In June of this year, the Houston City Council essentially passed a ‘non-discrimination’ bill to allow transgenders to use whichever bathroom they choose. For obvious reasons critics denounced the bill, arguing that it would allow men to use women’s bathrooms, potentially putting women in danger.
Thus began a petition drive in the city to force the city council to repeal the “bathroom bill.” The drive yielded more than three times the number of signatures needed and was officially certified, but the mayor and city attorney rejected the certification and did nothing.
The mayor, Annise Parker, is a former gay activist who recently married her partner in January of this year.
A lawsuit has been filed against the city for rejecting the valid petitions.
Now city officials are angry and are subpoenaing sermons from local pastors, despite the fact that they have nothing to do with the lawsuit.
The Alliance Defence Fund, who is representing the pastors, says the city is trying to be ‘big brother’ and is wanting to see if any of the pastors have ever criticized the city:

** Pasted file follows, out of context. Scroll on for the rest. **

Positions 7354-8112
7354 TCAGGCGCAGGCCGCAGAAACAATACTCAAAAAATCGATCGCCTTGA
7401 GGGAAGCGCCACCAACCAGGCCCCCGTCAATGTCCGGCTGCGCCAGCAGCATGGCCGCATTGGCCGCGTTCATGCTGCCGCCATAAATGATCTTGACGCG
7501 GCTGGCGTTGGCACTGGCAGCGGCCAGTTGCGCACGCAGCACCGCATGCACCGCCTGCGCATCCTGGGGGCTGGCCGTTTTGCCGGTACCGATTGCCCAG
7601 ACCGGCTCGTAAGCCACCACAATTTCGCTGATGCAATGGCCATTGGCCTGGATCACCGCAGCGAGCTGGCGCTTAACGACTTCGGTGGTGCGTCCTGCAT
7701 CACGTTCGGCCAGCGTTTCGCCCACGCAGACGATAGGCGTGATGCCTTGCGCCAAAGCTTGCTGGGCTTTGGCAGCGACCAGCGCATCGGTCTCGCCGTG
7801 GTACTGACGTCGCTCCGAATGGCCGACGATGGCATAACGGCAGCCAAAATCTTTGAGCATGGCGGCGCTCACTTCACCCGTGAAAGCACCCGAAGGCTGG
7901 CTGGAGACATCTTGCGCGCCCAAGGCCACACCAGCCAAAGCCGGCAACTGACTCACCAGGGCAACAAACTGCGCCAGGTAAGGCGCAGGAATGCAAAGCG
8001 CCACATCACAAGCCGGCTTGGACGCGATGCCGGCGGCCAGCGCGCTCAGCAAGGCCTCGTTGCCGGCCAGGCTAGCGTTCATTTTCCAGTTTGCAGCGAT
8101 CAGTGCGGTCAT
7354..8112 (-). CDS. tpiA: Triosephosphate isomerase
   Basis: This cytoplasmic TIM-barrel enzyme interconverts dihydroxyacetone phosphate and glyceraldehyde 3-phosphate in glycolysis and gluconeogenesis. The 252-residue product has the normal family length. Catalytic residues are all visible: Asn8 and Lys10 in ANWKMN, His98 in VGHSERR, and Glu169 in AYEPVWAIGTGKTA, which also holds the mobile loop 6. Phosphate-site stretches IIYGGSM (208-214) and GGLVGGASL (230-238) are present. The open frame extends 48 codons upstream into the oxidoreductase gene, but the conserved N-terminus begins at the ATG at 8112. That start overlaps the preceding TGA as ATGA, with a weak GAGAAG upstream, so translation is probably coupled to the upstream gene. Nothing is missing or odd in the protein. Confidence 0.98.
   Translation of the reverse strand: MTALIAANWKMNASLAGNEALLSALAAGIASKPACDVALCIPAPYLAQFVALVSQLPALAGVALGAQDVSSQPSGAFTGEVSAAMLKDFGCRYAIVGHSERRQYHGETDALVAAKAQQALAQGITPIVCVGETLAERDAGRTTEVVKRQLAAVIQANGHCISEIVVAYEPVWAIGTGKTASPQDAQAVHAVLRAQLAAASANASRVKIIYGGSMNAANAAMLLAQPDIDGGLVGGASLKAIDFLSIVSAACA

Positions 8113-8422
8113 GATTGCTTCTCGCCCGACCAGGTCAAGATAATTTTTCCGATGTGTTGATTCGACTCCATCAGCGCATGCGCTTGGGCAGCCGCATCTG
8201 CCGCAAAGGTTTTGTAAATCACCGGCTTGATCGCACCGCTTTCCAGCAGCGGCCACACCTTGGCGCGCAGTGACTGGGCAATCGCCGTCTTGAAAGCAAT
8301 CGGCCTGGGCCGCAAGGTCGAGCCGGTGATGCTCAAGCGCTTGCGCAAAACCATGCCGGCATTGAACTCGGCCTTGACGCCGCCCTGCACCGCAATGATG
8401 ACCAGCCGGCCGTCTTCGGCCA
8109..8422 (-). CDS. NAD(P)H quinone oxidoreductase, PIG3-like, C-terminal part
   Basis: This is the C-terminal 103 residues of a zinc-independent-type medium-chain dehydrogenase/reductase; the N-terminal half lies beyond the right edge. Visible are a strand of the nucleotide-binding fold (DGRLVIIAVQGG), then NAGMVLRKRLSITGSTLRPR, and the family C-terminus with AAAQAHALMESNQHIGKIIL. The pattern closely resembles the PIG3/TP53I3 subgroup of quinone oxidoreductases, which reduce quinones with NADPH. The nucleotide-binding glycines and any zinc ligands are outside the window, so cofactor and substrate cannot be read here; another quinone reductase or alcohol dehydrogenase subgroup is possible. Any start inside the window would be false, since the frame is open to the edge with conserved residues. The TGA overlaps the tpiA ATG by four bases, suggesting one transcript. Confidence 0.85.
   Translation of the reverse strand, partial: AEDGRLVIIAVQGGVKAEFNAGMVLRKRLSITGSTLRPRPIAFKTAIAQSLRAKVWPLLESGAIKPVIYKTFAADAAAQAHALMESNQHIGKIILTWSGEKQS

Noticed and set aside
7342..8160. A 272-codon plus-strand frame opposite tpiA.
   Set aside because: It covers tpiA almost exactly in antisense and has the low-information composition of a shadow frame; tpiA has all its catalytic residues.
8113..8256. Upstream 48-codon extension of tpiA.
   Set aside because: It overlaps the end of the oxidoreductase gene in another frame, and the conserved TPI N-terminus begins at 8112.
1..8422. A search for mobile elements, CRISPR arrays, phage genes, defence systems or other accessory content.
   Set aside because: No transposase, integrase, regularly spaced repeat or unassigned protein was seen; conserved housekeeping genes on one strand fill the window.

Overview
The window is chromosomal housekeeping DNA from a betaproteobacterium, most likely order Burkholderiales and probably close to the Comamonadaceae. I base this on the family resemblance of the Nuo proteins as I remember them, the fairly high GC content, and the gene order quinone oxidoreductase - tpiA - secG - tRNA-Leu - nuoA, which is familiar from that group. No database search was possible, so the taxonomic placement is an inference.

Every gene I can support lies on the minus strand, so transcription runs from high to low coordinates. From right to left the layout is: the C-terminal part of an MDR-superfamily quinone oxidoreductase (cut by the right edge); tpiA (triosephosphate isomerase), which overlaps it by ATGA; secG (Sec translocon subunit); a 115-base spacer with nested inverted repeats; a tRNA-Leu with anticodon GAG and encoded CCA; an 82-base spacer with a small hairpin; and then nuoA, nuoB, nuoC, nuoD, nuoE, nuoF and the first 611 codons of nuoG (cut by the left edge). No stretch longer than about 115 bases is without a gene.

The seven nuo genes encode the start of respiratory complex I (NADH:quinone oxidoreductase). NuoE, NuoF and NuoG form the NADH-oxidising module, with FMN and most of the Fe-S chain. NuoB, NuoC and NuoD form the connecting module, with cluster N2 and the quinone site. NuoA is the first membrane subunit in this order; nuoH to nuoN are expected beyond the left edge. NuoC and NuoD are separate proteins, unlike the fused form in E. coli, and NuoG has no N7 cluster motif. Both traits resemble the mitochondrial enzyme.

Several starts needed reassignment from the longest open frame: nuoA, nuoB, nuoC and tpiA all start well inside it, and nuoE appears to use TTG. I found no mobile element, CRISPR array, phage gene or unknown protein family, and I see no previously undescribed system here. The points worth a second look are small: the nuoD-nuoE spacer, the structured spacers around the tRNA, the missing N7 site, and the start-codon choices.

“City council members are supposed to be public servants, not ‘Big Brother’ overlords who will tolerate no dissent or challenge,” said ADF Senior Legal Counsel Erik Stanley. “In this case, they have embarked upon a witch-hunt, and we are asking the court to put a stop to it.”
“The city’s subpoena of sermons and other pastoral communications is both needless and unprecedented,” said ADF Litigation Counsel Christiana Holcomb. “The city council and its attorneys are engaging in an inquisition designed to stifle any critique of its actions. Political and social commentary is not a crime; it is protected by the First Amendment.”
The ADF argues that these are constitutionally protected sermons and that the city’s request for these sermons is illegitimate. The are asking the District Court of Harris County to quash the subpoena.